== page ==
When I taught programming, one of the mental frameworks I had to put in place was that computers only do one thing at a time, in sequence.
(Yeah, yeah, I know - pipelines, cores, blah blah. Parallelism is fine once you understand that computers only do one thing at a time, finishing one step before starting the next.)
I had to teach that, by single-stepping little programs, because students tended to think since computers appear to be so fast, they must do everything at once.
Well now, thoroughly competent young programmers have a similar issue. It goes like this:
Nowadays, processors are so fast, and memory is so cheap, that nobody needs to worry that much about speed or storage.
So for example, when performance is discussed, it often comes down to measuring, and looking for bottlenecks.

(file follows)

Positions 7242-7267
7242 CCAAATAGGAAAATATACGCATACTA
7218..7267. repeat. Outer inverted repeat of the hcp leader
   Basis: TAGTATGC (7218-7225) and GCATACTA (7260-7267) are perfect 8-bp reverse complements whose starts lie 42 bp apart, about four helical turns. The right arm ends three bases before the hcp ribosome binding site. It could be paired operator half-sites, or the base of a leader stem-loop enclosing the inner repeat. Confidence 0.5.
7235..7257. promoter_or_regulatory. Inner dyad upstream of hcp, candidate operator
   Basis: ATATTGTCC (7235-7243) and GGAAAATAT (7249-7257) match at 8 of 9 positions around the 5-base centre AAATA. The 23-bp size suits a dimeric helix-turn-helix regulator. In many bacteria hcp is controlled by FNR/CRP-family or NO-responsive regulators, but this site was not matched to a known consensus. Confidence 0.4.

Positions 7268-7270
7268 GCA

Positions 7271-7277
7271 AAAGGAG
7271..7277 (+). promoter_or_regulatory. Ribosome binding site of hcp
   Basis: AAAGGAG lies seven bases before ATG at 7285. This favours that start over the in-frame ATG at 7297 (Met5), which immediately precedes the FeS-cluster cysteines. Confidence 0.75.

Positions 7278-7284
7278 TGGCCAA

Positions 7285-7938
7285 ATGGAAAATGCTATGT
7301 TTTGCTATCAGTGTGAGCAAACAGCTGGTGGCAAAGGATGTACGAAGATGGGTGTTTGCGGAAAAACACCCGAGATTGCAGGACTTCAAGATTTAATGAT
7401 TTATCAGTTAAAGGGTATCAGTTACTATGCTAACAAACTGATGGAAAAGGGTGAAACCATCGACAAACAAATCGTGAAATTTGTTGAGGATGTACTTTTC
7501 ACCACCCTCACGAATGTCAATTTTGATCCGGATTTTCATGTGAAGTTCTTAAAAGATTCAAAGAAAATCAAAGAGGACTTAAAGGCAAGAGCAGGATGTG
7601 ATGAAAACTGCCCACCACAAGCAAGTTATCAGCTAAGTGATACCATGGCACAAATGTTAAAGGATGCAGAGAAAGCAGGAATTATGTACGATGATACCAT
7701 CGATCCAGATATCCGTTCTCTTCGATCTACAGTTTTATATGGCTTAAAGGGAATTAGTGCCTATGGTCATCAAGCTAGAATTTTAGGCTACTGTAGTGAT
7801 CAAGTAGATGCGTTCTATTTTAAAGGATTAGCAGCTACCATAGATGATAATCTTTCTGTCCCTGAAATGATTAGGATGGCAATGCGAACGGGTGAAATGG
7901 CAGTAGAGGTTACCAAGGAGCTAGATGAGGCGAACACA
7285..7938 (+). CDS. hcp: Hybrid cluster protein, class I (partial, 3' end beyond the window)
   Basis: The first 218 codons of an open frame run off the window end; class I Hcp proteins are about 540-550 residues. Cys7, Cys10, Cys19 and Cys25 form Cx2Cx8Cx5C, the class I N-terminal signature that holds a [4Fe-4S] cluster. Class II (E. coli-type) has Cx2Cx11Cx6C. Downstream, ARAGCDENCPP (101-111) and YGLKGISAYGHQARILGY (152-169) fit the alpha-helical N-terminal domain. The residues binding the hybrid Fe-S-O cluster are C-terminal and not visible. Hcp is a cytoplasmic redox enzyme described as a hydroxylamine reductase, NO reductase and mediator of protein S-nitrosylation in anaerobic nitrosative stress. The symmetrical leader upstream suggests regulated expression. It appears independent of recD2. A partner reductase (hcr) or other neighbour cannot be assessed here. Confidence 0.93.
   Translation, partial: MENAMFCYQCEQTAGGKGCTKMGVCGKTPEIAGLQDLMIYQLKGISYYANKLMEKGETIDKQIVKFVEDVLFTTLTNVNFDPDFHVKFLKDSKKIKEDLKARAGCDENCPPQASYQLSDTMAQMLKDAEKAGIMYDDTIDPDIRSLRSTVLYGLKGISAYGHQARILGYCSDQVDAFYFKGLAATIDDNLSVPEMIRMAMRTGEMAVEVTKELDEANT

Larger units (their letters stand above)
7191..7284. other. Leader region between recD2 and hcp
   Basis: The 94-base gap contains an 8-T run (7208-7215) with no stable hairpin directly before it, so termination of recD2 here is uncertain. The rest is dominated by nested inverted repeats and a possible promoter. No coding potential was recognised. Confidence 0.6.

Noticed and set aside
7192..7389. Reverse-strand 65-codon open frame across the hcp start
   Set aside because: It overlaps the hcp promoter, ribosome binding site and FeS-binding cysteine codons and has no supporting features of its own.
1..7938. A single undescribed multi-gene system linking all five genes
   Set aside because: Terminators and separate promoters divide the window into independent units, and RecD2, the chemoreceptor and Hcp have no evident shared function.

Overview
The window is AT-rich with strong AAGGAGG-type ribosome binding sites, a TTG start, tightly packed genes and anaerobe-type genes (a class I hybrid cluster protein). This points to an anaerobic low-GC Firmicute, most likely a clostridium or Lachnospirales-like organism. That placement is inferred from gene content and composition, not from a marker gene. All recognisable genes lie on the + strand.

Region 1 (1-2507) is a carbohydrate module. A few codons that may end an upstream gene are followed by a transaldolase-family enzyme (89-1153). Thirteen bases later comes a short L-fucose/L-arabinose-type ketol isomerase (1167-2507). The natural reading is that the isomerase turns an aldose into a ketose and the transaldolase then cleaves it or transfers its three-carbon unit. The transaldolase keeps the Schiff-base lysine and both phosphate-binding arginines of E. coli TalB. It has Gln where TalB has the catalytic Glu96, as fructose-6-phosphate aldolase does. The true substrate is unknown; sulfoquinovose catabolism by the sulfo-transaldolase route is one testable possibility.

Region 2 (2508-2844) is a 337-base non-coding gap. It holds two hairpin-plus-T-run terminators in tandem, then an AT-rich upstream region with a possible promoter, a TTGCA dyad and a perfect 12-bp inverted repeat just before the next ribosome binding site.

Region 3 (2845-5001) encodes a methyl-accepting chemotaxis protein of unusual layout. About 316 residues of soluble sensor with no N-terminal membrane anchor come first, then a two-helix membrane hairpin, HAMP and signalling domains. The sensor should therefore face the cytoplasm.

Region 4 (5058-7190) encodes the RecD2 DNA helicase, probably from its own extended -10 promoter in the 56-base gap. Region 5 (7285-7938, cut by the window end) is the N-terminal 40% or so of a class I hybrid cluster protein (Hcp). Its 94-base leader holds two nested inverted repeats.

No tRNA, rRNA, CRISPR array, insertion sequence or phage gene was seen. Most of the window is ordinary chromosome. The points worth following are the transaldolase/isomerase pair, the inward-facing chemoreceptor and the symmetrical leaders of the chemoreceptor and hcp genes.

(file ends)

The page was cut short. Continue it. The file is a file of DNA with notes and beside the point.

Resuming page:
As if computation should be looked at as a swiftly flowing liquid, that sometimes gets choked at narrow passages.
The idea that the computer is doing individual little instructions one after another, with each one having a purpose, is tucked away in a mental closet, never opened.
So this is one old-timer who has single-stepped lots of code.
That's one way we used to do what's now called "unit testing".
If you do that, you understand in your bones what it's like to be a computer, being asked to do scads of things, often for very poor reasons.
You wouldn't mind working hard - you like working hard, but you don't like your effort being wasted.
So there's more to being a Crusty the Clown of software than understanding performance, but that's a good place to start.
I've tried my best to explain it.
It's worth pointing out that SO and its related forums is a terrific resource for sharing knowledge.
I never had the benefit of that when I was younger.